Psalm 127:3 says, "Behold, children are a heritage from the Lord, the fruit of the womb, a reward." One of the most important things many parents look for in a church is how it will help their little ones learn about the Bible. While some churches tend to entertain and babysit children until they reach an age when they can grasp the ideas in the Bible, other churches hire a trained children's minister to partner with parents to teach their children the Bible. These children's ministers can be popular with parents who are reluctant to share this responsibility, since these ministers are usually trained in seminary and are gifted in working with kids. The specific job description for these ministers can vary from one Baptist church to another.
Most job descriptions for children's ministers highlight teaching as their main job. Baptist churches usually do most of their teaching in Sunday School and in special classes, often on Wednesdays. If the church is small, the children's minister will often teach the kids herself. In large churches, however, she will usually supervise the children's teachers and help them find class materials. She may also help select the children's Sunday School teachers and childcare workers to find those best in working with kids.
A children's ministers plans and enlists volunteers for special events geared toward the church's children. She may help plan Vacation Bible School, a common Baptist children's outreach, in which children are invited to a week-long, daily time of crafts, games and Bible study. She may also help organize summer church camps since she is often the best-equipped staff member to understand the spiritual needs of children. She may be required to plan a monthly "children's church" where she shares a brief message with the kids during the normal church service.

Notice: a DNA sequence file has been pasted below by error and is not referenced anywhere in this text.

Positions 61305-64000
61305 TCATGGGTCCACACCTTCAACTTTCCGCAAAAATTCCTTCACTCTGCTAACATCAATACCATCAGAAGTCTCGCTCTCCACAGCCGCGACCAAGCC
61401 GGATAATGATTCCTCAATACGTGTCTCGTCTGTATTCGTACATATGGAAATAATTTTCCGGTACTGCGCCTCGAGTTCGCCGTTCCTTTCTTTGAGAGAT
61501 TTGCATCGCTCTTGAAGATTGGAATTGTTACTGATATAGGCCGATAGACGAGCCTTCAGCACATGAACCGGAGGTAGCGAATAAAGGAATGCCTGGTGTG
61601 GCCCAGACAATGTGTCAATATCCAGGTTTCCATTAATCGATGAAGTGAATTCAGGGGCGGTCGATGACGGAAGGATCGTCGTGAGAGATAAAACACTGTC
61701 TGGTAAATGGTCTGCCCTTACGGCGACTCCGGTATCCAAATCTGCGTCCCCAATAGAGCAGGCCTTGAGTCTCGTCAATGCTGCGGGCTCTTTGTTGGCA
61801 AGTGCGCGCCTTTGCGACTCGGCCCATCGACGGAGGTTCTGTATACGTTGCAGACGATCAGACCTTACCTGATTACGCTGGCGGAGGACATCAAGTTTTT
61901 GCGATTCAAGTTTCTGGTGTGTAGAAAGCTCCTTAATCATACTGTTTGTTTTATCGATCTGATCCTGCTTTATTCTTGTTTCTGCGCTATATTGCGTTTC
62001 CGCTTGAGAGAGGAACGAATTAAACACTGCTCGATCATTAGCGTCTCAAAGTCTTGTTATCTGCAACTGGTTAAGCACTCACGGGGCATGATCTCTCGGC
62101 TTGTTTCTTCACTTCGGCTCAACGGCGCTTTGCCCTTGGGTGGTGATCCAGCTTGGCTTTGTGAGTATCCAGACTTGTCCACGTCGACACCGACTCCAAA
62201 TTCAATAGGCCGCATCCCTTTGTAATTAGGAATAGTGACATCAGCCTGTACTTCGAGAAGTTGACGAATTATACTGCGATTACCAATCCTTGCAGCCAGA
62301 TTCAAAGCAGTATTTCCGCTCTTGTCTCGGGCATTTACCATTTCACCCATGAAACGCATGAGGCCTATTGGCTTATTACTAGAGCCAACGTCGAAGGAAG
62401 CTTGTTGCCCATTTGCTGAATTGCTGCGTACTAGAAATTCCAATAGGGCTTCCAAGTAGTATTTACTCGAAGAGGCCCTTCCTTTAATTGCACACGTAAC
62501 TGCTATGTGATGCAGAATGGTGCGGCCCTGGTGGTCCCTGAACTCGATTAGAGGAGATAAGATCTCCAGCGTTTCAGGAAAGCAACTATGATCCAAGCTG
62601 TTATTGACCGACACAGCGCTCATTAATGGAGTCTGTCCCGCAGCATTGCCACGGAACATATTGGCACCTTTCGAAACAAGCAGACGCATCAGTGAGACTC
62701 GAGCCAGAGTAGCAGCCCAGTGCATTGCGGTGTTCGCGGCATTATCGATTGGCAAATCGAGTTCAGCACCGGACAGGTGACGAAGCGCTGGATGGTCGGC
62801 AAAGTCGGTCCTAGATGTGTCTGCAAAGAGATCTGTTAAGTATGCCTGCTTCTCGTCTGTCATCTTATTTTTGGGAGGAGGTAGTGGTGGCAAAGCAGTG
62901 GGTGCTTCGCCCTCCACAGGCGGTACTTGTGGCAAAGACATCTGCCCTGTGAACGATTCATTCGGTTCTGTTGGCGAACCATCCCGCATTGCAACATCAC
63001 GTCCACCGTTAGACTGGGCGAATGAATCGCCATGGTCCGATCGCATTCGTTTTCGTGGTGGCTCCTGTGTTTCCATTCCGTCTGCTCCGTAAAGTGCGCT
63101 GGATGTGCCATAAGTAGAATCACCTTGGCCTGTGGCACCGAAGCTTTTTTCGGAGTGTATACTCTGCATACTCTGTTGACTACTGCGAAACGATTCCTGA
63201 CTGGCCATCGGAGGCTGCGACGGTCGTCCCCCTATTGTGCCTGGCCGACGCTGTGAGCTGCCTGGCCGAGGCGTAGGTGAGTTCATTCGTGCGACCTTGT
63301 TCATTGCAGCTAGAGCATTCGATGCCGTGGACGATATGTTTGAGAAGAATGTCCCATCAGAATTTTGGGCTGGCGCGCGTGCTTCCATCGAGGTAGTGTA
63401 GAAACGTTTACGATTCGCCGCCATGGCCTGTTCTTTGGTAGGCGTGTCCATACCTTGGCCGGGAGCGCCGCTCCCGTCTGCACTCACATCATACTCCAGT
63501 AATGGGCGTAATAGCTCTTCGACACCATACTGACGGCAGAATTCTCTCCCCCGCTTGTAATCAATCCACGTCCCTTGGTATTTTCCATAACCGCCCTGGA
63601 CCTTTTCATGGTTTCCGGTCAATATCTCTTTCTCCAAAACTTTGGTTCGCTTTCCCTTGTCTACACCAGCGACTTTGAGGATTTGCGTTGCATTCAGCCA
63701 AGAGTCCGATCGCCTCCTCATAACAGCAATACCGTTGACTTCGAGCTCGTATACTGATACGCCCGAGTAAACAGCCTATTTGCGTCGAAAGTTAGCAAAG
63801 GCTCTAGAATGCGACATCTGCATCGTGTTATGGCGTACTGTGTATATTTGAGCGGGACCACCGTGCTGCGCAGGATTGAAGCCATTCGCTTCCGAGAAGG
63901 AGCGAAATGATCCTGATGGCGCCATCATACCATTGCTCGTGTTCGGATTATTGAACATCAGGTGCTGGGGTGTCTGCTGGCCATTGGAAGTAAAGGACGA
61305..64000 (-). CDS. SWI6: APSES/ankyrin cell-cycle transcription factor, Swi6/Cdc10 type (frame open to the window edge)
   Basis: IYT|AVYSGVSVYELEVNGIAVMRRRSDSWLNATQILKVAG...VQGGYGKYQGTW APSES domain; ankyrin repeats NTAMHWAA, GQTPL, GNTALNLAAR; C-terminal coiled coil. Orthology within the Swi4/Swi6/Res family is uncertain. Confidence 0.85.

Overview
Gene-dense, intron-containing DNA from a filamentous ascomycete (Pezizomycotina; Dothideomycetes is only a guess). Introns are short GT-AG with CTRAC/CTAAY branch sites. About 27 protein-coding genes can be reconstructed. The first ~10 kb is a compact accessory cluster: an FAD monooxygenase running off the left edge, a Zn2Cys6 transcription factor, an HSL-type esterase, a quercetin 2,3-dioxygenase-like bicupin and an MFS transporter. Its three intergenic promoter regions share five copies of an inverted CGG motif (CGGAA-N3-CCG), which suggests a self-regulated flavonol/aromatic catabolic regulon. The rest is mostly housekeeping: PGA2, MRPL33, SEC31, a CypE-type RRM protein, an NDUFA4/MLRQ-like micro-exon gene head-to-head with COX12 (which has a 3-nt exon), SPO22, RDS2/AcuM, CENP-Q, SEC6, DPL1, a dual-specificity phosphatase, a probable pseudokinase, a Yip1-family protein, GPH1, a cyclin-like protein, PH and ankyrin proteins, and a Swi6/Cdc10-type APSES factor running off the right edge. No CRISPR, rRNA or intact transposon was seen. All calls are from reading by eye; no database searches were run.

Parents of children often need spiritual training and counseling, too. A children's minister will sometimes be asked to work with parents to start a home Bible study. She may help parents who have challenging kids with behavior problems by using a Biblical point of view. She may also help parents share the Christian plan of salvation with their children and may be the staff member enlisted to baptize them once they do become believers.
Baptist churches may have overlap between jobs of the children's and youth minister. Children's ministers usually shepherd children from the baby years until some point in their late elementary or early junior-high years. The two of these staff members work together to help kids spiritually grow into adulthood. Children's ministers often have administrative functions such as creating and working within a budget. AWANA groups or Upward Sports programs, which offer a Christian alternative for camps and sports leagues, are often run or assisted by children's ministers.